Ocean-going drone

Hi all,

I am interested in long-distance ocean-going drones.

To date, I am aware of only 2 craft that have made it across the Pacific; both WaveGliders. They are  the Papa Mau and the Benjamin. Both released at the same time from San Francisco, it took 1 year for the Papa Mau and another 3 months for the Benjamin. They were both solely under wave-power using the SV2 version.

However, 2 more WaveGliders released at the same time failed to make it from SF to Japan.

Another boat, the Honey Badger, is a sailboat and made it from SF to Hawaii in 34 days. This design is different to a regular sailboat, but clearly it works.

Scout was an attempt to go across the Atlantic using solar power and a propeller but got lost about half way across.

The new SV3 version of the WaveGlider is now more of a boat-hull design than a surfboard and now possesses a solar-powered propeller pushing the underwater glider.

BlueRobotics are beginning to produce the T100 and soon the T200 thrusters, with 5lb and 10lb thrust respectively. Two T100s were used to power their SolarSurfer in an attempt to travel up the Californian coast but some weed fouled one of the thrusters (possibly a prop spur would be the right solution?). Plus, when the sun went down, there appeared to be just as much drift during the night than forward motion during the day.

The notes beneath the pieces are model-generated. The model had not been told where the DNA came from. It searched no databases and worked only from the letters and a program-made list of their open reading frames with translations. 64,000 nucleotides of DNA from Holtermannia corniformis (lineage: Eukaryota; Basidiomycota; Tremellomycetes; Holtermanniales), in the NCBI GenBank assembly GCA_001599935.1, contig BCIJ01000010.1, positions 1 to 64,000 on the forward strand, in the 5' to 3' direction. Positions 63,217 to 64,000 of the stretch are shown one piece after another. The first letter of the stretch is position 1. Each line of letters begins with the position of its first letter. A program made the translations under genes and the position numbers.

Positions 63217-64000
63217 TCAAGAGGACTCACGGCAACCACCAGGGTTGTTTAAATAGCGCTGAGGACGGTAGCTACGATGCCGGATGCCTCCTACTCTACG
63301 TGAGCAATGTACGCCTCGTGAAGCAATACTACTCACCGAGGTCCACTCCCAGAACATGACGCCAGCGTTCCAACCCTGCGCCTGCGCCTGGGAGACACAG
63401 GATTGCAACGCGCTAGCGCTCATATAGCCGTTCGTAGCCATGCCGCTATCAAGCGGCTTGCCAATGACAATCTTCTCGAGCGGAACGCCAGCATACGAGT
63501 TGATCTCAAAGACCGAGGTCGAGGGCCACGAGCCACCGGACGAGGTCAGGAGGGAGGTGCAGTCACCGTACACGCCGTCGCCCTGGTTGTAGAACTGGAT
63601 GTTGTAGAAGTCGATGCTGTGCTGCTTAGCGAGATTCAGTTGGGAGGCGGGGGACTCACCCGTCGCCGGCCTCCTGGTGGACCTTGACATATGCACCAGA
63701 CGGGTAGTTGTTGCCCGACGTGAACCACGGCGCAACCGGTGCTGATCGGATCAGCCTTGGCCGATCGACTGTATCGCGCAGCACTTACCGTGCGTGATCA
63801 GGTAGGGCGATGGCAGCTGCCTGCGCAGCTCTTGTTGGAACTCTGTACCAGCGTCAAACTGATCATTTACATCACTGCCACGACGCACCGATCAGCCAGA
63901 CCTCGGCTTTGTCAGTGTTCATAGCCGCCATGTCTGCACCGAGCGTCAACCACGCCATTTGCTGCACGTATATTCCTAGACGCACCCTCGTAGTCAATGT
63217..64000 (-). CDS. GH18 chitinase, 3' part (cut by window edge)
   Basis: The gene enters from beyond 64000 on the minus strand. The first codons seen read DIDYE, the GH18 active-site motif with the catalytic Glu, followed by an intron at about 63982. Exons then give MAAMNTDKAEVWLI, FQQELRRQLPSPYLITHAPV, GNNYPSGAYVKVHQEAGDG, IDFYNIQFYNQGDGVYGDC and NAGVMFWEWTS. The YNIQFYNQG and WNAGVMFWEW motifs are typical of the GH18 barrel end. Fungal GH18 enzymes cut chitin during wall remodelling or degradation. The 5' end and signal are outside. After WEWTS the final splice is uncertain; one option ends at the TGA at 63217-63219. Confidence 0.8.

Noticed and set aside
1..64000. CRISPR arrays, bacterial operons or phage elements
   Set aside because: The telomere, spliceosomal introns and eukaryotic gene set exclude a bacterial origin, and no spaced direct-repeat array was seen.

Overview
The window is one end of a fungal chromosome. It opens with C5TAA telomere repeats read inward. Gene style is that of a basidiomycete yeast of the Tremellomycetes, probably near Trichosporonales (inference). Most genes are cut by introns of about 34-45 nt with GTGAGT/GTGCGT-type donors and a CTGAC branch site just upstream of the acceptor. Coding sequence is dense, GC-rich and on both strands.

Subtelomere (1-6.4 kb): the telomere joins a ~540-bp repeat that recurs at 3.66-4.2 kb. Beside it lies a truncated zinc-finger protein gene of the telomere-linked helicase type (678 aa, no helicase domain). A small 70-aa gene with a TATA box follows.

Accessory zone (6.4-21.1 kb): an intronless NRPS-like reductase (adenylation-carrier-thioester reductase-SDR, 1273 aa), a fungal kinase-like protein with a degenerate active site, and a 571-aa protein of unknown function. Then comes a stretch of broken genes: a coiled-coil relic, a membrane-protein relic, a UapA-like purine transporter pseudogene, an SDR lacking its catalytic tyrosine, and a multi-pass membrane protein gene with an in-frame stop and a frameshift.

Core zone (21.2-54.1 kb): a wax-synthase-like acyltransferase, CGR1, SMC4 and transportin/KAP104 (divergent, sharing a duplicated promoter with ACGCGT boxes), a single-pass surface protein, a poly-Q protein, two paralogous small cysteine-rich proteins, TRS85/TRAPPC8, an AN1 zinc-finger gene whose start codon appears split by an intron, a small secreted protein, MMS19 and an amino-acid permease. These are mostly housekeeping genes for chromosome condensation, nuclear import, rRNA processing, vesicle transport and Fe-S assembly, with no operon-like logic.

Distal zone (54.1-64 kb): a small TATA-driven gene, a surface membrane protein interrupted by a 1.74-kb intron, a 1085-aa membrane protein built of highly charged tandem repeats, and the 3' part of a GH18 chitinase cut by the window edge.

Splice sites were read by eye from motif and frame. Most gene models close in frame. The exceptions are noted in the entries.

An underwater torpedo glider like SLOCUM or Seaglider needs very little energy, but working at depths complicates things immensely.

And here is my question:
"If you wanted to go from one side of the ocean to the other, which design would you choose? And which route would you choose?"

If I wanted to go westwards across the Pacific, I could potentially use the equatorial currents and use OSCAR (Ocean Surface Current Analyses - Real time) to help catch the best currents but then a couple of days ago I saw a beautiful map at Global Fishing Watch (something Google are involved in) and saw that those same currents are highly fished, and so probably best avoided due to the danger of nets.

I like the SailDrone idea as there is less underneath to catch upon compared with the SolarSurfer and WaveGliders, but the guidance tech on the SailDrone is probably harder to master. Other sailboats don't appear to have much success.

To date, thrusters and props for this size of boat have not proven themselves of this type of endurance. I would like to see how well the T200s fair out at sea.